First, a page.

But if the cylinder is then turned in the opposite direction, the thread form reappears and retraces its steps until the original droplet is reconstituted.

Bohm offered this as a visual example of how order exists even when it is hidden and not obvious to us.

But David Bohm is far from the only scientist to suggest that the seeming ‘chaos’ that surrounds us may not be as haphazard as it appears.

In the 1960s, Edward Lorenz, a MIT meteorologist and the originator of the Butterfly Effect theory, tried to explore why it is so hard to make good weather forecasts and as a result chaos theory was born.  Lorenz was the first to recognize what is now called chaotic behaviour in the mathematical modelling of weather systems.

Soon, many other scientists – including social scientists – were attempting to use chaos theory to search for the hidden order in everything.

Nowadays, chaos theory (and it’s offspring, complexity theory) provides us with models we can apply to everything from epilepsy to social problems.

So, organised chaos is not a contradiction after all – who knew?

Butterfly Effects for Change


The kitchen table is piled with dishes.  Laundry flows like lava from baskets.  Bills glare reproachfully at you from their resting place on the fridge. So, what do you do? 

Well, you’d probably like to turn on your heel and begin a glamorous new life somewhere else.  Somewhere tidy, with fresh laundry and no bills, where you could tango until midnight instead of worrying about ‘stuff’.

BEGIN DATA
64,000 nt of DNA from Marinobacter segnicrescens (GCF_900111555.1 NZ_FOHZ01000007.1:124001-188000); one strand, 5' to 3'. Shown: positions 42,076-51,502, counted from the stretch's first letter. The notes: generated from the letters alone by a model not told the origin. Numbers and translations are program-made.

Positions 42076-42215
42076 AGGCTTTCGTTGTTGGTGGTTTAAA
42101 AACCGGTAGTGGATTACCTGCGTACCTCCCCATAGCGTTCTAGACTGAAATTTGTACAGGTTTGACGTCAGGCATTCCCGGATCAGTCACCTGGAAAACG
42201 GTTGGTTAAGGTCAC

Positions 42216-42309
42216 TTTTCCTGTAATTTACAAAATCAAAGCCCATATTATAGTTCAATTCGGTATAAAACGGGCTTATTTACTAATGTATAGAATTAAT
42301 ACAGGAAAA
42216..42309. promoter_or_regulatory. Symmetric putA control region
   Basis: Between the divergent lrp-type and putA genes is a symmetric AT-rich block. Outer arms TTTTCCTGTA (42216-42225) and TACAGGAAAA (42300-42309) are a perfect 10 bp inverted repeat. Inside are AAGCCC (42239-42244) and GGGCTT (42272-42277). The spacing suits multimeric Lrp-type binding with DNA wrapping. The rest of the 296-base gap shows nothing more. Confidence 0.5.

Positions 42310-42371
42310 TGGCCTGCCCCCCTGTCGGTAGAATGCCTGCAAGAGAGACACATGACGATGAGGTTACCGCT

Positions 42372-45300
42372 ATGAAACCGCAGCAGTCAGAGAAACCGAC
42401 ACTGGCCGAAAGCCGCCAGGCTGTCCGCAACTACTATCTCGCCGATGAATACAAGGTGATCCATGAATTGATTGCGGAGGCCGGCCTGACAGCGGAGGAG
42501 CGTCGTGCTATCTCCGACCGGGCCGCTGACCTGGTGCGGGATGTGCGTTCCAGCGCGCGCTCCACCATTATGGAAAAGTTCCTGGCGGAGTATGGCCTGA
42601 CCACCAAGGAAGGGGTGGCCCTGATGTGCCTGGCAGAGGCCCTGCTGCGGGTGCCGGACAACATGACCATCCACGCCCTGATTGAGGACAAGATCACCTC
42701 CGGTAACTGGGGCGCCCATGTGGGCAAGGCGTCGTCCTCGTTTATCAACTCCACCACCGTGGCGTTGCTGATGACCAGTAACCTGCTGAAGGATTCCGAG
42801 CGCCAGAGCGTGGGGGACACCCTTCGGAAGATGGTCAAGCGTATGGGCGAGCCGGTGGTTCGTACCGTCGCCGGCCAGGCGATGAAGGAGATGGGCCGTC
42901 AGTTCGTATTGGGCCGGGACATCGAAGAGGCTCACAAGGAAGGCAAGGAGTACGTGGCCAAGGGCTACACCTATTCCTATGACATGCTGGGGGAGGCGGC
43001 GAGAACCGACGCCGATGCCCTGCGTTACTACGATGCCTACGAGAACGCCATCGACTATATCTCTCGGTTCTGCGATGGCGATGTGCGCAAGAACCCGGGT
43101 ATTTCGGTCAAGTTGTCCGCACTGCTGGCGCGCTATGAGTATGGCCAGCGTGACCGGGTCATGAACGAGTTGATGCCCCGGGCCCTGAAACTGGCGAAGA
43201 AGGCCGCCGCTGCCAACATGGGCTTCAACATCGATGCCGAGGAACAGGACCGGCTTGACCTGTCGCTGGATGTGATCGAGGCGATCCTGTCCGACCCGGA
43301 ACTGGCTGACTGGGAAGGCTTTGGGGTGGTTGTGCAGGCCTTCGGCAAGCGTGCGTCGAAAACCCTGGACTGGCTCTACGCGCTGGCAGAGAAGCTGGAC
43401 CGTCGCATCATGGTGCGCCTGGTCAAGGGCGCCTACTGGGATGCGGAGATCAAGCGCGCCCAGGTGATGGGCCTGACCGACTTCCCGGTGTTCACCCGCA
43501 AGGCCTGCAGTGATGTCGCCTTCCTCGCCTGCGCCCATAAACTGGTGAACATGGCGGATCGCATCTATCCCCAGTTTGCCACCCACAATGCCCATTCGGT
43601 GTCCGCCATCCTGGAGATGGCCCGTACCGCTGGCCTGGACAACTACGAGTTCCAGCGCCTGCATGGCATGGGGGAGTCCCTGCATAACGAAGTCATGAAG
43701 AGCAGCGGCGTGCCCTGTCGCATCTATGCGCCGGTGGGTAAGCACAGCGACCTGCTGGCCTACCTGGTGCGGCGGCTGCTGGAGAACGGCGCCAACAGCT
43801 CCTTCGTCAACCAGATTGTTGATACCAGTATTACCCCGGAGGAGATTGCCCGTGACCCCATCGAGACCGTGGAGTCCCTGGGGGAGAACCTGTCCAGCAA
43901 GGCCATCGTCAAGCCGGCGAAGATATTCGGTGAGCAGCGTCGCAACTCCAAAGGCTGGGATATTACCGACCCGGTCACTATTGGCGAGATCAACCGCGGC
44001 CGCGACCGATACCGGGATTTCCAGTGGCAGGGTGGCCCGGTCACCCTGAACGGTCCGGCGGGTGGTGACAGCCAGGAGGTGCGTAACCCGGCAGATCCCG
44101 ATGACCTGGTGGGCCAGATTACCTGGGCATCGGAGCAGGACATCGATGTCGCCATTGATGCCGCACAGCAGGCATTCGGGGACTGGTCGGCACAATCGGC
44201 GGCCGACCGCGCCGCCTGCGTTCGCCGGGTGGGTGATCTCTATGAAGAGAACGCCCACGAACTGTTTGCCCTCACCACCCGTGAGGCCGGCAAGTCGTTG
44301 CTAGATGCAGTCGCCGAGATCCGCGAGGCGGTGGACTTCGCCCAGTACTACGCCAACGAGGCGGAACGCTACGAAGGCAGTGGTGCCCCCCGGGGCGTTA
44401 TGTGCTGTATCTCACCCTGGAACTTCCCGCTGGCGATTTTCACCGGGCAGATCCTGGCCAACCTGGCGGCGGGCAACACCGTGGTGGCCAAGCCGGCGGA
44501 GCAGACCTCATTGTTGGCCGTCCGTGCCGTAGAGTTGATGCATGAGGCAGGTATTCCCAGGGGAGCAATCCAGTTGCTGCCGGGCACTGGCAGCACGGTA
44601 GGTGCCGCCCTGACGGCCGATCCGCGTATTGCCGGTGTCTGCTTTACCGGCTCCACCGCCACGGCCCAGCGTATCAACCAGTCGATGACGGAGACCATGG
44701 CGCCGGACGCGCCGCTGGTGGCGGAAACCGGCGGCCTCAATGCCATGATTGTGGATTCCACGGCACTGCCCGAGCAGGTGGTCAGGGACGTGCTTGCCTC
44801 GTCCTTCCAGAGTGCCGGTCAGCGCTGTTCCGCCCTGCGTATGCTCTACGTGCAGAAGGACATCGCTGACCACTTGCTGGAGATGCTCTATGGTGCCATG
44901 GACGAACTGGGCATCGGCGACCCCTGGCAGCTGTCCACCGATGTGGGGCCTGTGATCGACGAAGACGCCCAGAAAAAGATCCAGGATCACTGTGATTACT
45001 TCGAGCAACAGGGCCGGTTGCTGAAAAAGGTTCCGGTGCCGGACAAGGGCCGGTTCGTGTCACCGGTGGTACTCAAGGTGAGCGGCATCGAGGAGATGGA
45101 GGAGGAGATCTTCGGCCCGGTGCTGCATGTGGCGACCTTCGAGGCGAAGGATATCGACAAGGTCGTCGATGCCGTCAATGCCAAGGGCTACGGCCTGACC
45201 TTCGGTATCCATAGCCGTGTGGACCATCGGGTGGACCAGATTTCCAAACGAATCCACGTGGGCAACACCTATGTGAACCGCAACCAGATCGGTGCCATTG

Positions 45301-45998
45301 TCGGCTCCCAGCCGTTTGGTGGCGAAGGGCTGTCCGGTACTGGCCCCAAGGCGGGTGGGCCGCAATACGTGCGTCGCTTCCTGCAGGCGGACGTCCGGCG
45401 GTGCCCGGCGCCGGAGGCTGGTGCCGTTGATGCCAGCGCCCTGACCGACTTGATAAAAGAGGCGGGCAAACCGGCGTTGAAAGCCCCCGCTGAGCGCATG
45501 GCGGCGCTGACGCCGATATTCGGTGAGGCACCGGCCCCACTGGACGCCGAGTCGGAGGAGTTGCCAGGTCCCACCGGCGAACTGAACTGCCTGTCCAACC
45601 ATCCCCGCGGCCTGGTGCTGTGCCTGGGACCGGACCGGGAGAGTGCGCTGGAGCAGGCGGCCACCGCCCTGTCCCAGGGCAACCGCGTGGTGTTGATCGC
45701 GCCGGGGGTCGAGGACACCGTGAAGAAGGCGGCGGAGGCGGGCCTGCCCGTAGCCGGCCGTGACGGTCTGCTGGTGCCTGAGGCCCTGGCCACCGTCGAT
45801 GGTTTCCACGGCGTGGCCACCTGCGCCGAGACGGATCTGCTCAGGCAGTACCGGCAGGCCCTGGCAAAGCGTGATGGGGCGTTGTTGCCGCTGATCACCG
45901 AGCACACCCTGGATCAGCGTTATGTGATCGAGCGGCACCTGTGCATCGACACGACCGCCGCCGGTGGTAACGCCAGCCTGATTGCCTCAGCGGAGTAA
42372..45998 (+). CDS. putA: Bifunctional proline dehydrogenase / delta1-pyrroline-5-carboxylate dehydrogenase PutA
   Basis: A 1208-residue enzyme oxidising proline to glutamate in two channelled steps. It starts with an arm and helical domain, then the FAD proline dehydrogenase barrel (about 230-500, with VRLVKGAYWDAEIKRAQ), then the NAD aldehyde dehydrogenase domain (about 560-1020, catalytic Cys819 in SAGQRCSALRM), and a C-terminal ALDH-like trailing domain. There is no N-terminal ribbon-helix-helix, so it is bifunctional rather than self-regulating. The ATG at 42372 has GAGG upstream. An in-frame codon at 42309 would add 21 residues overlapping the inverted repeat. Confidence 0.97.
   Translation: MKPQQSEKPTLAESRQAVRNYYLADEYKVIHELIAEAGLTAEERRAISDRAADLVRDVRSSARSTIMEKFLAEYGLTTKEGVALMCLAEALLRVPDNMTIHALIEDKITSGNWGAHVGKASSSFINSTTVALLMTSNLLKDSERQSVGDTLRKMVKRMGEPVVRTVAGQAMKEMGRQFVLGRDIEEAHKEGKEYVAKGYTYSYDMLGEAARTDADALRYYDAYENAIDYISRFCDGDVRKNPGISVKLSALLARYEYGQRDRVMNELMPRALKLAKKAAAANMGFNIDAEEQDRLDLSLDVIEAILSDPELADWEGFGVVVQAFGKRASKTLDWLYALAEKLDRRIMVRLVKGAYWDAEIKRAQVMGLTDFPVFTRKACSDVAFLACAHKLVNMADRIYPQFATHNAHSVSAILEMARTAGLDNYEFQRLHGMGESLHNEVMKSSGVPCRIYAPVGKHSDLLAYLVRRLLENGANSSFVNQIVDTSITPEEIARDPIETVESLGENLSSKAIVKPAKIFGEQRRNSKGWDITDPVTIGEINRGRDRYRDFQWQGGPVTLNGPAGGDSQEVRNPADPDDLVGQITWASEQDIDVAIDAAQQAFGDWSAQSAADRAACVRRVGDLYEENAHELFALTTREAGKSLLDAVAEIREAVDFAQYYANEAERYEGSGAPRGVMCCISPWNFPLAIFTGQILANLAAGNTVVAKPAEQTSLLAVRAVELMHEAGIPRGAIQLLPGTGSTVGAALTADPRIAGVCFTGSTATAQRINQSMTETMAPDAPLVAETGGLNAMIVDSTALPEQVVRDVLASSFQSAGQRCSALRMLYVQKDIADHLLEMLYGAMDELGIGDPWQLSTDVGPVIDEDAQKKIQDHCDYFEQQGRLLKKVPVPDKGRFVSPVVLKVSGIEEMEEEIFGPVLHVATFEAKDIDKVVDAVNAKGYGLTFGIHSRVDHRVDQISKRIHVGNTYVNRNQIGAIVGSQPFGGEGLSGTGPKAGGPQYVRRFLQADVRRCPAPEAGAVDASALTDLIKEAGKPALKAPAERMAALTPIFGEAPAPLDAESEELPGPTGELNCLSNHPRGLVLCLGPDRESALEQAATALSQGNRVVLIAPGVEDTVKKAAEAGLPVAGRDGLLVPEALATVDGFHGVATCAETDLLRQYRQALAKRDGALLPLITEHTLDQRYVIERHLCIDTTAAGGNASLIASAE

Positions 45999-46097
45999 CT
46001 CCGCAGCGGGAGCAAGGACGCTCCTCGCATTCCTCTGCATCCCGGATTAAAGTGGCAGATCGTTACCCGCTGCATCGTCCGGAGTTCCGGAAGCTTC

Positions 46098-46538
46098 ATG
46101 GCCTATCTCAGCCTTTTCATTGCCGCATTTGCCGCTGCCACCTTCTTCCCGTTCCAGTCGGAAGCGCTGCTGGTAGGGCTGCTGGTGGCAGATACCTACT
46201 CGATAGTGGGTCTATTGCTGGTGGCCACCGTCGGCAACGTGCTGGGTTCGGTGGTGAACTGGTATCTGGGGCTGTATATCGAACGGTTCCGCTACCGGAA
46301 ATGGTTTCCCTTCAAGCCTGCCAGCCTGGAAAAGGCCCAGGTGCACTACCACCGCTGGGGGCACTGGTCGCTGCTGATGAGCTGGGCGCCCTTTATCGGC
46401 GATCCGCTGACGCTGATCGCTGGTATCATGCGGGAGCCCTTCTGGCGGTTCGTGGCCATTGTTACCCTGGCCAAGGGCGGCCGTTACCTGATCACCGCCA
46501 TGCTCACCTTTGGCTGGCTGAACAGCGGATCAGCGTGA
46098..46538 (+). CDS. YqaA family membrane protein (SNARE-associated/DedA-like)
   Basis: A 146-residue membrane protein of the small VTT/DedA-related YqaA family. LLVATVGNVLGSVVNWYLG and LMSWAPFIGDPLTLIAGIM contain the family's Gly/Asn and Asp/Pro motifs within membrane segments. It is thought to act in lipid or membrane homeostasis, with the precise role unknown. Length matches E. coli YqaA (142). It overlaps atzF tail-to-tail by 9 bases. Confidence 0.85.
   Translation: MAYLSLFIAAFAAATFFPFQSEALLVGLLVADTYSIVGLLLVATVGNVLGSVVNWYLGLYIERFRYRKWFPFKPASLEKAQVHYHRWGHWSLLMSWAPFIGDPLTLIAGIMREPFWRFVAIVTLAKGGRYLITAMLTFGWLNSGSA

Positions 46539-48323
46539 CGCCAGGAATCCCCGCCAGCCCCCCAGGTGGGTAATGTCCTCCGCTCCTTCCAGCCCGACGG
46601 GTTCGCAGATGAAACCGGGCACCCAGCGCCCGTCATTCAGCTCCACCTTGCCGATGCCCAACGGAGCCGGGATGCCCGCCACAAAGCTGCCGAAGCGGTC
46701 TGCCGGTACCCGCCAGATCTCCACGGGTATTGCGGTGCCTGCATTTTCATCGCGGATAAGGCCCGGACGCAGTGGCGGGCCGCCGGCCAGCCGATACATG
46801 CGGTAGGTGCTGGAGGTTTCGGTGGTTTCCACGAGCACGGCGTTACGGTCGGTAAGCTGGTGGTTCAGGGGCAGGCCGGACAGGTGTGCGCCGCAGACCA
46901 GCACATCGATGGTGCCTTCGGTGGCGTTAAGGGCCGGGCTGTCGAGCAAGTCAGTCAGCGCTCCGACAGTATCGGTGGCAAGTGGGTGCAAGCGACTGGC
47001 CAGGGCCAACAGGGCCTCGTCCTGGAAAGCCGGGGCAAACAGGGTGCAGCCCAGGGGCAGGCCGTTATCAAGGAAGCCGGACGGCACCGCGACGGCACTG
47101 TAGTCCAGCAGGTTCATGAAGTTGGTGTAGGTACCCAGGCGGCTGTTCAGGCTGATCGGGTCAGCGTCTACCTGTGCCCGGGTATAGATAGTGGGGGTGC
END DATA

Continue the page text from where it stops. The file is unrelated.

That’s understandable but it’s also unlikely to be available to you as a real option, and even if it is, before long the dishes and clothes and bills will pile up all over again – unless you take charge.

Everything in the world obeys this principle – if we do nothing, the dysfunction grows and thrives and we become more intimidated and less able to see our way through any problem.

So – is there an answer?

There are a few.

How do you eat an elephant? A bite at a time.

Little by little, day by day.

Rome wasn’t built in a day.

The flap of a butterfly’s wing in Brazil can set off a tornado in Texas.

They’re called truisms because they’re true I guess.

The thing is, most change happens in increments, slices, tiny, insignificant-looking events.  Which does make it annoyingly slow but it also makes it largely achievable by pretty much anybody.

And not just change in your life or kitchen or house but all change.  Including change that can alleviate some of the suffering in the world.

Most of us are ordinary folk and we don’t do much to create the wars, the unjust economies or the atrocities committed in our names.  However, we can do quite a lot to change these things.

I know it seems unlikely.  I know it seems like you or I couldn’t possibly alter the world in any really significant way.